None of these should come as a surprise. Although, of course, there is a certain element of Berocca about it all. Some of the headlines took a few tussles between us here and there (and rightly so), but you will, I hope, find these principles running through all we say and do – and all we always have said and done. As Bryanston gets ready to find and then welcome its seventh Head, as we eat cake and watch the 90 films put together by the irrepressible Simon Wheeler (C 1993), and as we raise our metaphorical (in some cases) glass to our 90th birthday, what better or more joyful way to do it than to ‘make a noise’ (as I believe they say) in the arid world of 21st-century education: “We are Bryanston! We know what really matters! We’re going strong and here’s to the next 90 years!”

et nova et vetera!



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5 December 2017

Perfection Paralysis

This week Sarah Thomas considers why we shouldn't let a focus on perfection prevent us from doing our best.

I’ve been thinking recently about perfection. I think it’s true to say that I have, from my earliest years, known that whilst I would like everything to be neat and tidy and practically perfect in every respect (Mary Poppins being something of a role model of mine, closely followed by the wonderful Joan Hickson as Miss Marple), you can’t, in the immortal words of Mick Jagger, always get what you want. Indeed perfection can be paralysing.

It worries me that the notion of perfection is so prevalent in the media and elsewhere that it can be all too much for our children. Please don’t misinterpret me, I am absolutely clear that we should all aim to do our best. I’m rather thinking of the pursuit of perfect cleverness, perfect appearance, perfect lives. But it’s hard to do your best if you feel from the very start that there’s no way you can be as good as some seemingly perfect peer; or if you know that, despite your best efforts, you are unlikely to achieve as highly as your teachers or parents would like you to. And it’s hard too being the seemingly perfect one. That’s what I mean about perfection having a paralysing effect.

It’s why at Bryanston we focus so much upon how each pupil does according to their abilities and interests and efforts, as opposed to how they compare to others, either in or outside the school. In this age of league tables, where it seems everything, even the uncomparable, must be compared, ours is a radical approach. But the value we add by the sixth form in terms of both academic and other outcomes is something of which I am very proud, as I am of the achievements of Old Bryanstonians and the contributions they make to the wider world. I very much hope, for a multiplicity of reasons, no Bryanstonian thinks that the world owes them a living. And that they all go on to lead happy, fulfilled and contributive lives.

The way to deal with all this focus on perfection and the fear of helplessness in the face of it is, in my view, to remember your Voltaire (“le mieux est l’ennemi du bien”) and aim not for the perfect, but the good. This approach has a profound effect upon your sense of self-esteem: if you know what you are doing is your best, and that it is recognised as such rather than belittled, you are likely to feel much better about yourself. It allows you also to divest yourself of the feeling of desperation or helplessness that can creep in, often from consulting social media or the popular press about the world at large.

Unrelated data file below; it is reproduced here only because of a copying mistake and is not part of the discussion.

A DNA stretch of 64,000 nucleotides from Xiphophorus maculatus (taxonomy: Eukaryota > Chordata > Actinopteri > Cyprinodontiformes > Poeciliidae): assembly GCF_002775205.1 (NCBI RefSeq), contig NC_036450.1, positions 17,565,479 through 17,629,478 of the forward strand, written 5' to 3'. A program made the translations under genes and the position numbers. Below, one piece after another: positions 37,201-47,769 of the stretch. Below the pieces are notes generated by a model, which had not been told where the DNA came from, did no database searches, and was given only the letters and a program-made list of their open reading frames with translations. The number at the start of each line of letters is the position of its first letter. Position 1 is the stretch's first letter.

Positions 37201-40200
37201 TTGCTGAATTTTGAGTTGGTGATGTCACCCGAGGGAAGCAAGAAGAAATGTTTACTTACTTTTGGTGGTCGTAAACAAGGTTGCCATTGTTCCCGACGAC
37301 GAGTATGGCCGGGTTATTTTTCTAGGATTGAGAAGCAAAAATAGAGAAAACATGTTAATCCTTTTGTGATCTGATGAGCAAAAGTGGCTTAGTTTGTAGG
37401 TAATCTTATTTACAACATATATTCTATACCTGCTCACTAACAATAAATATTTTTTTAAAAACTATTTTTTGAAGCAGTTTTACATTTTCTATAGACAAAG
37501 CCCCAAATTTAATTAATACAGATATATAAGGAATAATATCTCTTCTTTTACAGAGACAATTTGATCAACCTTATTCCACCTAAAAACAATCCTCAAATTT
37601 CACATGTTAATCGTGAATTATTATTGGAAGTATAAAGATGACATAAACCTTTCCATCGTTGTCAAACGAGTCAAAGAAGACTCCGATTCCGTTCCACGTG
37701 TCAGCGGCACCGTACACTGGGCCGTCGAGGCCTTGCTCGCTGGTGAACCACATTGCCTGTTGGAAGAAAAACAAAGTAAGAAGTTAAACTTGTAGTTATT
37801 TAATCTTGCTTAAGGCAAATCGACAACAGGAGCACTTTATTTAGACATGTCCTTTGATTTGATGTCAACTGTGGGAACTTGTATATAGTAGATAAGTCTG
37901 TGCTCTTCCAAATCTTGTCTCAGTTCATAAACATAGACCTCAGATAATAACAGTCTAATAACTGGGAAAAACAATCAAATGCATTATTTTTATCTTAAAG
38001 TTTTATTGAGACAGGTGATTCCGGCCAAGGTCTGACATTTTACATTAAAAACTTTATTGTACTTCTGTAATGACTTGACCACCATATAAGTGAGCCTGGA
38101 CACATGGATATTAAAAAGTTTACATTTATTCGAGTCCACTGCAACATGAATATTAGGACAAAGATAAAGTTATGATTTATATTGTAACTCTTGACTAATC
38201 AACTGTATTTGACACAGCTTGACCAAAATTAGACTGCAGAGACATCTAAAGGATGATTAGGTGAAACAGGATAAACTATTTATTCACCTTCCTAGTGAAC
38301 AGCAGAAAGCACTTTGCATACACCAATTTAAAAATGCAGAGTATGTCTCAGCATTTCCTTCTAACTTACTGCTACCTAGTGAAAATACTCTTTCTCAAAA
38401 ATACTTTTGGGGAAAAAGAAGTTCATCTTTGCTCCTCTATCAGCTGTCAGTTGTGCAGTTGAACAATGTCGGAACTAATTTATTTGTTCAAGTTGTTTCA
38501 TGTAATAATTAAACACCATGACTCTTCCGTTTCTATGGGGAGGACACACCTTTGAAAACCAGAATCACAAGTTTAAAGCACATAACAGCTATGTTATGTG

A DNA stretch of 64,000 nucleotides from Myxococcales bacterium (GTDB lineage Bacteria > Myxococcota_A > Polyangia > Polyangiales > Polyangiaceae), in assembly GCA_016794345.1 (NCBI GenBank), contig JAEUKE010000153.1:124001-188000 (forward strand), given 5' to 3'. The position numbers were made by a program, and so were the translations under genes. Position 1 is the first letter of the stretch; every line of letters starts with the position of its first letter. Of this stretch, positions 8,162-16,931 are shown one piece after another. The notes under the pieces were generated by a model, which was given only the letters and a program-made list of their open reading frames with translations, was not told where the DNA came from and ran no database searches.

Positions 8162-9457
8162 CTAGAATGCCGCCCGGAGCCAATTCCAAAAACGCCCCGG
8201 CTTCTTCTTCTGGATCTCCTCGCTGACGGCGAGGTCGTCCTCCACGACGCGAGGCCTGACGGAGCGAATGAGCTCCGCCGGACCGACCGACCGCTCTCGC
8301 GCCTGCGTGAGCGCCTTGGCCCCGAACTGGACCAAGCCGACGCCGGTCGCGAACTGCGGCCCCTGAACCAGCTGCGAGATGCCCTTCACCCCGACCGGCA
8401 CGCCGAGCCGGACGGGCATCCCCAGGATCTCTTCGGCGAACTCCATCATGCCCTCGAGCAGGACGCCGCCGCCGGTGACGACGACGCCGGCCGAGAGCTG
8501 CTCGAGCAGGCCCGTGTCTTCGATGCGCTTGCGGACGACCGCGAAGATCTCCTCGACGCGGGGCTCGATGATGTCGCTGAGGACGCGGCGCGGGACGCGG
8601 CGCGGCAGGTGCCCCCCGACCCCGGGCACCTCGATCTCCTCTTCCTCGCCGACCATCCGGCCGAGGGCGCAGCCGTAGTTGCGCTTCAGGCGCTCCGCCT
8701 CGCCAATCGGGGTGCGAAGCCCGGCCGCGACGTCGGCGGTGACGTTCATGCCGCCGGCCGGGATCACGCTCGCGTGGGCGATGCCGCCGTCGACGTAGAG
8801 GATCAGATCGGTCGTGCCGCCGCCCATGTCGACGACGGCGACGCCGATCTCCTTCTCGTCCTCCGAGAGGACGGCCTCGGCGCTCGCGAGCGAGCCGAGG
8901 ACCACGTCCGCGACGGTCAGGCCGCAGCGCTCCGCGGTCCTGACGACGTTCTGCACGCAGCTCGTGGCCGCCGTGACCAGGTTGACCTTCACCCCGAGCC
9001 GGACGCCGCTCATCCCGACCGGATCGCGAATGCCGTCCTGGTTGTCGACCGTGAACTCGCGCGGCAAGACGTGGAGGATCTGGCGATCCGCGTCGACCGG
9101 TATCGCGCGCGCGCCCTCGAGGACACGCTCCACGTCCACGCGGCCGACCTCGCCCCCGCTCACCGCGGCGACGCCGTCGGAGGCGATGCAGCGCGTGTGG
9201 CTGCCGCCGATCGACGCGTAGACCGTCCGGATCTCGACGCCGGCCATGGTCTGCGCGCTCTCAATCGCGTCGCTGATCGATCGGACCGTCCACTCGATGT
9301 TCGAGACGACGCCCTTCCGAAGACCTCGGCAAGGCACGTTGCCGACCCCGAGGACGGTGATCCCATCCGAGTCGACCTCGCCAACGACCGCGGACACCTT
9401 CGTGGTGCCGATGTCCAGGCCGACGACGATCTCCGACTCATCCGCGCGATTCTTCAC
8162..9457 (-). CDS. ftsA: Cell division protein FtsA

We live, perhaps sadly but certainly bracingly, in interesting times. I think our job as educators is to recognise and react to the changing world, ensuring pupils leave ready to embrace the new opportunities that will open up (so, for instance, we are strengthening our computer science provision with a new high-level appointment from September 2018), but also maintaining the framework which has proven its worth over generations, in terms of teaching pupils how to learn and, as it happens, how to be positive.

At Bryanston, I see this philosophy in action every day, through our remarkable tutorial system. I see it also in the approach of our Director of Sport and the exciting new developments he has introduced, so that all can enjoy sport both in and beyond school. I see it in the exceptional music and drama (and if you didn’t see My Fair Lady, I am very sorry for you, as you missed an enormous treat: I saw it twice!). I see it on every occasion that we place our trust in our pupils to rise to the challenges that face them. I am enormously proud, for instance, of our First XV Captain, Ellis B (P, A2), who has shaped a team which lost more than they would have wished before half term into one which was unbeaten this side of half term until, agonisingly, their very last game. Because of that experience, the boys now form a fully committed team with a sense of common purpose and individual drive. And Ellis is to be congratulated for his major part in that and also for his very recent selection to the U18 Wales squad. I am proud too of how the whole school rose this term to the challenge of raising our annual amount of £1,000 per house (which would mean a school total of £12,000), to support our long-standing school link with charities in Nepal. The total currently stands at £17,000 and rising. And I was beyond proud to hear of how our money raised for the fantastic David Nott Foundation (the charity chosen by last year’s A2 in spring 2017) has been helping fund training courses for surgeons around the world and has specifically helped in Bangladesh, supporting doctors treating the Rohingya Muslim refugees fleeing, often with cruel injuries, from ethnic violence in Myanmar.

This year’s Heads of School, Harry G and Lotte T, are now planning for the A2 Charity Weekend for next term. They’ll be in touch with pupils, staff and parents early next term and they are eager to make sure they lead another successful and contributive charity event in February. They also, incidentally, provide me with some of the best conversations of my week and are outstanding role models to the school.

It’s a privilege running a school like Bryanston. My main role is to ensure that all pupils can leave here ready for this world of ours, whatever shape it will take, and knowing that doing your best, in the classroom or outside it, is always good enough and can sometimes be absolutely brilliant. And that’s the way to stay sane, avoid perfection paralysis and enjoy life with all its ups and downs. Have a super Christmas and all best wishes for 2018.